NBA trade deadline winners and losers: Lakers and Celtics fall short; Heat finesse Rockets for Victor Oladipo


The NBA trade deadline has passed, and there was a flurry of movements throughout the day cry out for analysis. The biggest surprise was veteran guard Kyle Lowry not be movedAfter the Heat and Lakers were rumored to be the two teams discussing trade packages with Toronto, the Raptors finally felt holding on to him was the best play.

In other parts of the league, some teams filled in the gaps while others darted for the hurdles in hopes of making a run for the remainder of the regular season and playoffs. Most of these deals have yet to be finalized by teams, but with the general framework in place, we can step back and see who the winners and losers are once the dust has settled.

Winner: Miami Heat

When the bell rang, the Heat managed perhaps the trade of the day, facing former All-Star guard Victor Oladipo in exchange for Avery Bradley, Kelly Olynyk and a draft change. Miami was in talks to trade for Lowry, but that didn’t materialize, so Pat Riley and the Heat’s front office came out and landed a dynamic scorer to pair alongside Jimmy Butler and Bam Adebayo in the starting lineup. The best part is that they didn’t have to give up substantial pieces, like Duncan Robinson, to get the trade done.

Miami had a bit of a spike lately before losing four games in a row and facing a slow start to the season due to injuries and COVID-19 protocols. Adding in Oladipo, who is averaging 20 points, five rebounds and four assists per game, makes the Heat even more dangerous this season. It will also give Miami a chance to assess how well the two-time All-Star fits into its system before making any kind of long-term commitments to him in free agency this summer.

It’s incredibly disconcerting that Houston couldn’t get a better return from Oladipo, who despite an inconsistent comeback from various injuries, is still averaging near his career highs this season. It’s surprising not getting any of Miami’s youth, or a better pack from other suitors. Houston was cornered with a difficult decision to make, with Oladipo ready for unrestricted free agency and free to sign with any contender in the summer. That said, it appears the Heat simply ripped them off on this deal. To make matters worse, it was a long time ago when the Rockets traded James Harden to Brooklyn earlier this season, instead of including other teams in the deal. Houston could have stayed with Caris LeVert and Jarrett Allen. LeVert is under contract through 2023, and while Oladipo has the best résumé, the Rockets would likely still have LeVert today if they didn’t include other teams in that deal.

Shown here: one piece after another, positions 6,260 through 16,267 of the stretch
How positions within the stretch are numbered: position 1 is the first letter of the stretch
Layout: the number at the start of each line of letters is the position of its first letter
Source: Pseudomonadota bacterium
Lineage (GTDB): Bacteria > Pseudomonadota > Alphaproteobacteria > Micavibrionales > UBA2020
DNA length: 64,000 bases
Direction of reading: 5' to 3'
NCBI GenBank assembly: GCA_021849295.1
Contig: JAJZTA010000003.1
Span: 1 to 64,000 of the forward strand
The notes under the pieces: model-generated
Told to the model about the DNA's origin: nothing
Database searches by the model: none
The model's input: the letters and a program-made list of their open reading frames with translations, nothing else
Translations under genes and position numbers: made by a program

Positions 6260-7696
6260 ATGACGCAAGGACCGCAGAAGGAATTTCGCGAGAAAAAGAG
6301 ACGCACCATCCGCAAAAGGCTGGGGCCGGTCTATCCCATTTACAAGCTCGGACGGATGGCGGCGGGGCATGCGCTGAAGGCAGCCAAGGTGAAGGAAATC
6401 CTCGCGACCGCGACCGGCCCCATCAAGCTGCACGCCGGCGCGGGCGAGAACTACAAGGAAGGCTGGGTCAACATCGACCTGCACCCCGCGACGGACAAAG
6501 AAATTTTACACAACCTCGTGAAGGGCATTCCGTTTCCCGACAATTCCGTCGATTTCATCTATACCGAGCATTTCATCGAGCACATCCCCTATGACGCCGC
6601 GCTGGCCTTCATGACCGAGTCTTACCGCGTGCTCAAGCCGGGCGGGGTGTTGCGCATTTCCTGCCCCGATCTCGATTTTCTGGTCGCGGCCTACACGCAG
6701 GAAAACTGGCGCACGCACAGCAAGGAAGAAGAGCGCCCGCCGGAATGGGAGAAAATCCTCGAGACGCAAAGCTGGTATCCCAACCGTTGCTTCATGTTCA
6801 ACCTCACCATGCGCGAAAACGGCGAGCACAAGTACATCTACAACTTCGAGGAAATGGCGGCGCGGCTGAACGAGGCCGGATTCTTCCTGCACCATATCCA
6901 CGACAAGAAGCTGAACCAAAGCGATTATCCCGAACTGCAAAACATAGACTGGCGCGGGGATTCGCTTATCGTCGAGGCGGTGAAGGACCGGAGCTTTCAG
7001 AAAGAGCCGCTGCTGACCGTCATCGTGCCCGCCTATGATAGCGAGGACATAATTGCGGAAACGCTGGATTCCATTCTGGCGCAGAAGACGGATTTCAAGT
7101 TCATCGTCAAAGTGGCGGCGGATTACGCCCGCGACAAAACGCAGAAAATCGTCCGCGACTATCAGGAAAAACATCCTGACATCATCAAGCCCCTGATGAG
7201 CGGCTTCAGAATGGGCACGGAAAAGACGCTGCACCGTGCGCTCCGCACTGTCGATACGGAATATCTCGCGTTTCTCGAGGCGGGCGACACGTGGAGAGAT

Here’s how the Harden trade for Houston finally worked:

  • Rocket Exchange: James Harden
  • Rockets get: Avery Bradley, Kelly Olynyk, Dante Exum, Rodions Kurucs, late first-round picks, pick changes

One of the first trades of the cutoff day involved the Magic franchise centerpiece shipping Nikola Vucevic and Al-Farouq Aminu to the Bulls for Wendell Carter Jr., Otto Porter and two future first-round picks. He was completely out of left field, considering that of all the players discussed as trade candidates on the Orlando team, Vucevic was the least likely to happen without a substantial return. Well here we are, and Chicago scores great to pair alongside All-Star Zach LaVine, whose side-by-side fit couldn’t be better.

Imagine all the pick-and-pops that will take place between these two, and the looks Vucevic will get from LaVine when he passes out of the post. The move gives Chicago another dynamic scorer on offense and provides a change of scenery for Carter, who has been hampered by injuries in his three seasons. Chicago sacrificed almost nothing to achieve it. On top of that, the Bulls traded Celtics big man Daniel Theis to bolster the defensive front court and added a role player in Troy Brown through a trade with the Wizards. Chicago is currently in 10th place in the East, with just two games separating them from the Hawks, who are in 7th place. The additions they made today will certainly help them get into the top eight in the East for a postseason push.

Loser: Boston Celtics